SAN FRANCISCO — Many children with asthma manage their symptoms with regimens inconsistent with the National Heart Lung and Blood Institute stepwise approach which poses potential health risks, suggesting a need for additional controller medications for children with asthma, according to recent research presented at the 2016 AAP National Conference and Exhibition.
“With asthma prevalence increasing globally, especially among children, we sought a better, real-world understanding of treatment patterns in pediatric patients with this condition,” Lindsay Bengtson, PhD, MPH, from the School of Public Health at the University of Minnesota, told Infectious Diseases in Children.
Bengtson and colleagues obtained data from a US administrative claims database of patients with asthma aged 0 to 4 years (n = 10,309; mean ± SD age, 2.9 ±1.1 years; 64.4% male) and aged 5 to 11 years (n = 20,136; mean age, 8.4±2.0 years; 62.2% male) who began controller medication between January 1, 2011 and February 28, 2015. They defined asthma as the presence of ICD-9 codes 493.00-493.02, 493.10-493.12, 493.82 or 493.90-493.93 on 2 or more service dates. Following the initiation of controller medication, patients were enrolled in 2 or more years of a continuous health plan. Patients were excluded if they had any of the following conditions: cystic fibrosis, bronchitis, emphysema, chronic obstructive asthma or chronic airway obstruction.
ICS dose and the class of controller medication determined lines of therapy (LOTs). The addition or removal of a controller or the change in ICS dose caused patients to discontinue a LOT. The researchers reported that they classified regimens into a NHLBI Step according to the NHLBI Expert Panel Report 3 Stepwise Approach for Managing Asthma based on controller medications used within a LOT. If a regimen did not relate to a NHLBI Step, they were classified as “Other.”
Controller medication use and LOT at the beginning of year 2 was observed in 48.9% of patients aged 0 to 4 years and 60.1% of patients aged 5 to 11 years.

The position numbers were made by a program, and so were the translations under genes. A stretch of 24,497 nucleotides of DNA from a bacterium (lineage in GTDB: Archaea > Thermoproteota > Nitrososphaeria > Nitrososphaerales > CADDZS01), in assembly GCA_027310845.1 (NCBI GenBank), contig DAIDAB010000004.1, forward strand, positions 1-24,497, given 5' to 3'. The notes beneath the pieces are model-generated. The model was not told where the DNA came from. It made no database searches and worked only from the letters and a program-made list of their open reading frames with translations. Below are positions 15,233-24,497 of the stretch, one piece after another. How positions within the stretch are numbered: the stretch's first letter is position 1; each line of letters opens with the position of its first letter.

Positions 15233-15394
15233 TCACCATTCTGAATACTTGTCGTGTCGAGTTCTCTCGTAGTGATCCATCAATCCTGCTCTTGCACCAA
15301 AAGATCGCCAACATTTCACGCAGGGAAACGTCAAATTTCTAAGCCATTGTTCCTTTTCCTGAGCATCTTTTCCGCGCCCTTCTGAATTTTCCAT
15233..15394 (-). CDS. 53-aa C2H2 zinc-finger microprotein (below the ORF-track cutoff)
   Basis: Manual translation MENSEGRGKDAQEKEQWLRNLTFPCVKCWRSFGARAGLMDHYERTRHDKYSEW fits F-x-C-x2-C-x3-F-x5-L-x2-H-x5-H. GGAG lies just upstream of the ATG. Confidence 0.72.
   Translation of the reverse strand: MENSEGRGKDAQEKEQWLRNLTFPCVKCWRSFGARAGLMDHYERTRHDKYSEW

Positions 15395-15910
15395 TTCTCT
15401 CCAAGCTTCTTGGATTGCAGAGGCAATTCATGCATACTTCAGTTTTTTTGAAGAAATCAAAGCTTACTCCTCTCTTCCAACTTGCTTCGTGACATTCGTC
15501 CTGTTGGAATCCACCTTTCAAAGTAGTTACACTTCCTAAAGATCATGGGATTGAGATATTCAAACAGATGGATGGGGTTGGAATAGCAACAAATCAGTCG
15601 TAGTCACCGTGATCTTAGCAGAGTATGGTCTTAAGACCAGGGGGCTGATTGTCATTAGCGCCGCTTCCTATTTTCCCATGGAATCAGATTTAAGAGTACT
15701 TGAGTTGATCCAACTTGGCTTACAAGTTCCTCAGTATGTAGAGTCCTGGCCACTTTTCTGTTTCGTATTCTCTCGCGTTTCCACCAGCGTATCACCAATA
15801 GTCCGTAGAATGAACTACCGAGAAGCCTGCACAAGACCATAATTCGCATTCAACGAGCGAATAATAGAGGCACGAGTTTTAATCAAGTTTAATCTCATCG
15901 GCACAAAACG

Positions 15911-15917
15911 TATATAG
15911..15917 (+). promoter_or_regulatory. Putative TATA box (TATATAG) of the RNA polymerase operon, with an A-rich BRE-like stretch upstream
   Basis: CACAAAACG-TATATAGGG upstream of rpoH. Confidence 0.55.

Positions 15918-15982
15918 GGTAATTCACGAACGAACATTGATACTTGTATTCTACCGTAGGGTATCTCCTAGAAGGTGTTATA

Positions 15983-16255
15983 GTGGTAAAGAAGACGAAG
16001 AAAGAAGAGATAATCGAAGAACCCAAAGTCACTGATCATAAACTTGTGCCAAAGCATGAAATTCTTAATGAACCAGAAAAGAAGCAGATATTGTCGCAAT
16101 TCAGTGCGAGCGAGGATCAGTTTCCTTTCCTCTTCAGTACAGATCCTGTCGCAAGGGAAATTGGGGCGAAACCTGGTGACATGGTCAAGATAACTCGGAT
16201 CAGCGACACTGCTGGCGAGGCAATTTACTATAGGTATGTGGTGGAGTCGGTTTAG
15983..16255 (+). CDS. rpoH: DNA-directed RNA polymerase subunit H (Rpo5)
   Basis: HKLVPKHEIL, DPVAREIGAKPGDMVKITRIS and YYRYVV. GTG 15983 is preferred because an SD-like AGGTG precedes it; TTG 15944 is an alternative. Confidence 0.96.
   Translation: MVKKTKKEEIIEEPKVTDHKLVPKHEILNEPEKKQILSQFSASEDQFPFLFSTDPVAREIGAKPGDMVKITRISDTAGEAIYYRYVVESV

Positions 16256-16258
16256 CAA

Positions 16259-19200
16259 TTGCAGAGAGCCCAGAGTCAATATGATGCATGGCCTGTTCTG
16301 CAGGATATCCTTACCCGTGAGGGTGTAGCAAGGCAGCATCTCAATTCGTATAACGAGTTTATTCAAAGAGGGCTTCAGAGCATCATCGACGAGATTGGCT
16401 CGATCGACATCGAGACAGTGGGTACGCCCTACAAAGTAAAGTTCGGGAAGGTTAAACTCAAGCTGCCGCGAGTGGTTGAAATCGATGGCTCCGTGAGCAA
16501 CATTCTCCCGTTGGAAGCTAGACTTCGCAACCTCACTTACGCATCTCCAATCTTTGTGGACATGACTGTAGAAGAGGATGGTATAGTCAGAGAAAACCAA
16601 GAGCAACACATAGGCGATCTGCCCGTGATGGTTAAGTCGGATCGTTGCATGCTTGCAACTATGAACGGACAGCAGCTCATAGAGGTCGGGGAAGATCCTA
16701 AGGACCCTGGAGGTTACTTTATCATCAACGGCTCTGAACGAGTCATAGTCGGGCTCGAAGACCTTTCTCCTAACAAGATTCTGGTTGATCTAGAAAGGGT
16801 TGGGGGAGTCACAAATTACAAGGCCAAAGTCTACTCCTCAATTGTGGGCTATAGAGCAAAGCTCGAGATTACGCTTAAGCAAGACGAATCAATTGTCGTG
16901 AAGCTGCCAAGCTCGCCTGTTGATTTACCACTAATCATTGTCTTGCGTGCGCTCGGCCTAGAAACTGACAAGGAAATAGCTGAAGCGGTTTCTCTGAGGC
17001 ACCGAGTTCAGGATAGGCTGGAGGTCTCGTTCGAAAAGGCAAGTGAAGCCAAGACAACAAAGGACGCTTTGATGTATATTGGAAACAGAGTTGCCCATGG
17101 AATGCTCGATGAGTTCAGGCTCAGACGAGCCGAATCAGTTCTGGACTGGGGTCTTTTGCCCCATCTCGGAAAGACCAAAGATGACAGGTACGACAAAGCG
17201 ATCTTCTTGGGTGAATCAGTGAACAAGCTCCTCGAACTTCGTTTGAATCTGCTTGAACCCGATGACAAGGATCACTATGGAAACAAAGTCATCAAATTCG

Patients were classified within each NHLBI Step for the LOT at the beginning of year 2. The proportion of patients aged 0 to 4 years and 5 to 11 years, respectively, for Step 2 was 48% and 59%, Step 3 was 16% and 13%, Step 4 was 3% and 3%, Steps 5 and 6 was 6% and 7% and “Other” was 27% and 18%. High-dose ICS monotherapy accounted for 78.4% and 73.4% of LOTs classified as “Other” with an average LOT duration (ALD) of 229 and 164 days among patients aged 0 to 4 years and 5 to 11 years, respectively. Combination regimens such as high-dose ICS accounted for 7.9% and 16.1% of LOTs with ALD of 117 and 180 days among patients aged 0 to 4 years and 5 to 11 years, respectively.
“A substantial proportion of pediatric asthma patients in the real-world population we studied were on regimens inconsistent with National Heart, Lung, and Blood Institute (NHLBI) recommendations,” Bengtson said. “Most of those not on an NHLBI-recommended regimen were on high-dose inhaled corticosteroid (HD-ICS) monotherapy.”
“Given the potential risks associated with long-term use of HD-ICS in children, these data highlight the need to maximize use of current guideline-based therapy and to add additional classes of controller medications if pediatric patients remain uncontrolled.” – by Alaina Tedesco
Rosemas S, et al. Presented at: AAP National Conference and Exhibition; Oct. 22-25, 2016; San Francisco, California.
Disclosure: The researchers report funding by Novartis.